Gentrification + Conversation in Kingston

  |  April 7, 2017

In mid February, a group of 100 artists, influencers and community leaders came out to the Lace Mill, in the Kingston Midtown Arts District to discuss “Gentrification & The Creative Class.” Hosted by Chronogram’s Editorial Director, Brian K. Mahoney, and O+ Festival founder Joe Concra, the conversation quickly turned into a community discussion about the tenability of Kingston, and the artistic ideals that have led to the rise and the current concerns of the creative class in the city.

Concra noted in his opening address to the community that it was a “dangerous” time to be an artist in Kingston. Over a decade ago, the artist class found Kingston neglected and underserved as an artistic community. There was still an arts scene, but it had become inactive and insular, having faded along with the manufacturing jobs. It took years of building up community arts events, galleries, and restaurants, from both long time Kingston residents and newcomers, to elevate Kingston to the where it is now. Kingston, the little town that could, is now a vibrant, desirable place to live, but the same artists who found the town attractive for its affordability ten years ago are now reaping what they have carefully sown.

Many places in the Hudson Valley have been in the sights of developer giants for years, and it’s recently that this corporate attention and subsequent acquisition have lead to strife, in Kingston and elsewhere in the Hudson Valley. Developers and large real estate moguls descend upon a town with the intent of a fast turnover. They buy up the city, blocks at a time, and raise rent for apartments and stores, or purchase land that was previously community use and immediately start building condos or shopping malls. This is the image many locals have of city-goers, gentrifiers without a stake in the community, eager to make money and leave.

This is not the whole story, just the story that makes headlines.

The truth is that most of the people migrating northward from the city are here to settle. They have mortgages, they are involved in the community, and they are deeply invested in creating a town where they can belong. They do not want ownership of Kingston, they want to be a part of it. The salon allowed for both parties to come forward and talk about their problems and work towards solutions. Urban planners, nonprofit leaders and residents each had their say, but it was apparent that the issues stemmed from a desire to stay in Kingston, rather than a desire to keep Kingston the same.

It’s hard to separate emotionally charged opinions from reality. Everyone listening at the conversation had been affected by gentrification, and all in attendance were seeking some kind of community. It’s easily forgotten that many who have moved north have been pushed out of the city for the same reasons long time residents cited as motivations to move out of town. Transplants are not looking to supplant or replace existing residents, but live alongside them. The draw to Kingston lies in its people, in the environment that Kingstonians–all Kingstonians–have created, developed, and nurtured into existence.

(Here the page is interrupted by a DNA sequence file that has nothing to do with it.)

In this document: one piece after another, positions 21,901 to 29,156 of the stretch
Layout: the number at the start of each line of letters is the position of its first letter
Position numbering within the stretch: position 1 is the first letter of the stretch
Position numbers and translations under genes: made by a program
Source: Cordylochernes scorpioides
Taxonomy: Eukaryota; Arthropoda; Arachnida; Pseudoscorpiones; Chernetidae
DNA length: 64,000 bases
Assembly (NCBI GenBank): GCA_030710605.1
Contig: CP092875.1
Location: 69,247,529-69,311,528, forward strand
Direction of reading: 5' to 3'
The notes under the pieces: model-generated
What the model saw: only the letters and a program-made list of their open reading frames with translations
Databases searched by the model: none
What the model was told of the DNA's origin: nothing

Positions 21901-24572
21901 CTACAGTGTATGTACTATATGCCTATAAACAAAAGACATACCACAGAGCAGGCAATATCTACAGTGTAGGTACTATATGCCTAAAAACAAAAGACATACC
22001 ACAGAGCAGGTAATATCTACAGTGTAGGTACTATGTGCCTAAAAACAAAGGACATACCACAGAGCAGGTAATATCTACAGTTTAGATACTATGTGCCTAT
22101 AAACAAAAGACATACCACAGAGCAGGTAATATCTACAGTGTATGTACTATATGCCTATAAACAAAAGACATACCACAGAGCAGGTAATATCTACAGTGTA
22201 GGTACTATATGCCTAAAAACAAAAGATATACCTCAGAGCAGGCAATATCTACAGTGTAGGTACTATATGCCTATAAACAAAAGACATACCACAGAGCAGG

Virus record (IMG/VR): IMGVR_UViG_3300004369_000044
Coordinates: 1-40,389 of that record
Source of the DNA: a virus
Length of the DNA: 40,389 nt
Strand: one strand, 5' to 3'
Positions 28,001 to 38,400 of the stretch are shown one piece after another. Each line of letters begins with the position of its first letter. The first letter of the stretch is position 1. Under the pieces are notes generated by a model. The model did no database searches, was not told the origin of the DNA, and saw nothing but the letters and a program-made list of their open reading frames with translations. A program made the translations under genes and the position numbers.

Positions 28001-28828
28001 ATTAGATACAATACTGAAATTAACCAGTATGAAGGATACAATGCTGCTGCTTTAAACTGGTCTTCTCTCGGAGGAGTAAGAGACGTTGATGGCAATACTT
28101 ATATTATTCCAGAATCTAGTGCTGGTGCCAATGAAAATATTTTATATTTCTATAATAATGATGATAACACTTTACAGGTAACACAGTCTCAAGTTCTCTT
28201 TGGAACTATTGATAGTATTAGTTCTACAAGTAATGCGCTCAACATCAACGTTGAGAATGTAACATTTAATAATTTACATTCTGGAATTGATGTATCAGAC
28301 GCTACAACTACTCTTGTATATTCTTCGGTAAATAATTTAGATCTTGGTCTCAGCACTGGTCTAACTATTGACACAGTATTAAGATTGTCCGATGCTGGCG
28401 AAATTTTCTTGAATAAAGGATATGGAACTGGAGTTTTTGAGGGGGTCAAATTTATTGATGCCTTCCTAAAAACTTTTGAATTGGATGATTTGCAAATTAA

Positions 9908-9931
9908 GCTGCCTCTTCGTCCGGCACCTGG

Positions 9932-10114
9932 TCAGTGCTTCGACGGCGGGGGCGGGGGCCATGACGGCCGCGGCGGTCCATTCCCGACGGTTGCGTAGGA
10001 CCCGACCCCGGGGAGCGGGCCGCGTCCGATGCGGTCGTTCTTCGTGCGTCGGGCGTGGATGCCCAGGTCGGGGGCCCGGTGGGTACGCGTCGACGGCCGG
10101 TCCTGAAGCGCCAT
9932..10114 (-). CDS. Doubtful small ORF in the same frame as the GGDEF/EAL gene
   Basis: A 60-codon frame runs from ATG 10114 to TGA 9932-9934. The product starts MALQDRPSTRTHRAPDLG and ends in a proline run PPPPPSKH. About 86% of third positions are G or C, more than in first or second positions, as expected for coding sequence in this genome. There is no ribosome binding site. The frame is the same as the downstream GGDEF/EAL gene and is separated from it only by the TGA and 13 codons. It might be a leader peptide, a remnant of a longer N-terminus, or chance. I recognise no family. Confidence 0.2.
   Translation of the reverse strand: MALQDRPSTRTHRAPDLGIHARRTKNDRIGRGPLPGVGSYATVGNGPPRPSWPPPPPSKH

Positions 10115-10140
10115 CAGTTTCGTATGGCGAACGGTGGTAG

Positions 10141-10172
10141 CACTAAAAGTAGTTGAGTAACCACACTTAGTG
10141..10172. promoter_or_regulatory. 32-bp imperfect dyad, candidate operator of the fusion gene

Stepping back, there is no denying that gentrification is happening, although not by the Brooklyn resident turned homesteader. Instead it’s the larger corporations who seek to profit on the backs of Hudson Valley residents. Also true is the fact that the government has capitalized on these gains, and have not stepped in to protect residents and those seeking a living in the Hudson Valley.

Overall, the salon offered solidarity and community, creating a safe social space for people to interact with the changes in their own backyard. People were encouraged to take action, network, and form stronger partnerships with each other in order to move forward. MAD Kingston, RUPCO, and other community arts organizations were well-represented, proving that the artist community cares, and isn’t going anywhere.

Interested in attending or supporting one of these salons? Craft beverage and culinary artisans will be invited to sponsor each monthly event, offering an opportunity to gain new followers for their products. Please email Brian Berusch for more information on the upcoming conversations at Beacon and Rhinebeck.

About Linda H. Codega

Linda Codega is a graphic designer and writer who loves clean lines, arrows, caps lock and talking about comic books. A Southern transplant, she now works for Luminary Media in Kingston, New York, despite the winters.

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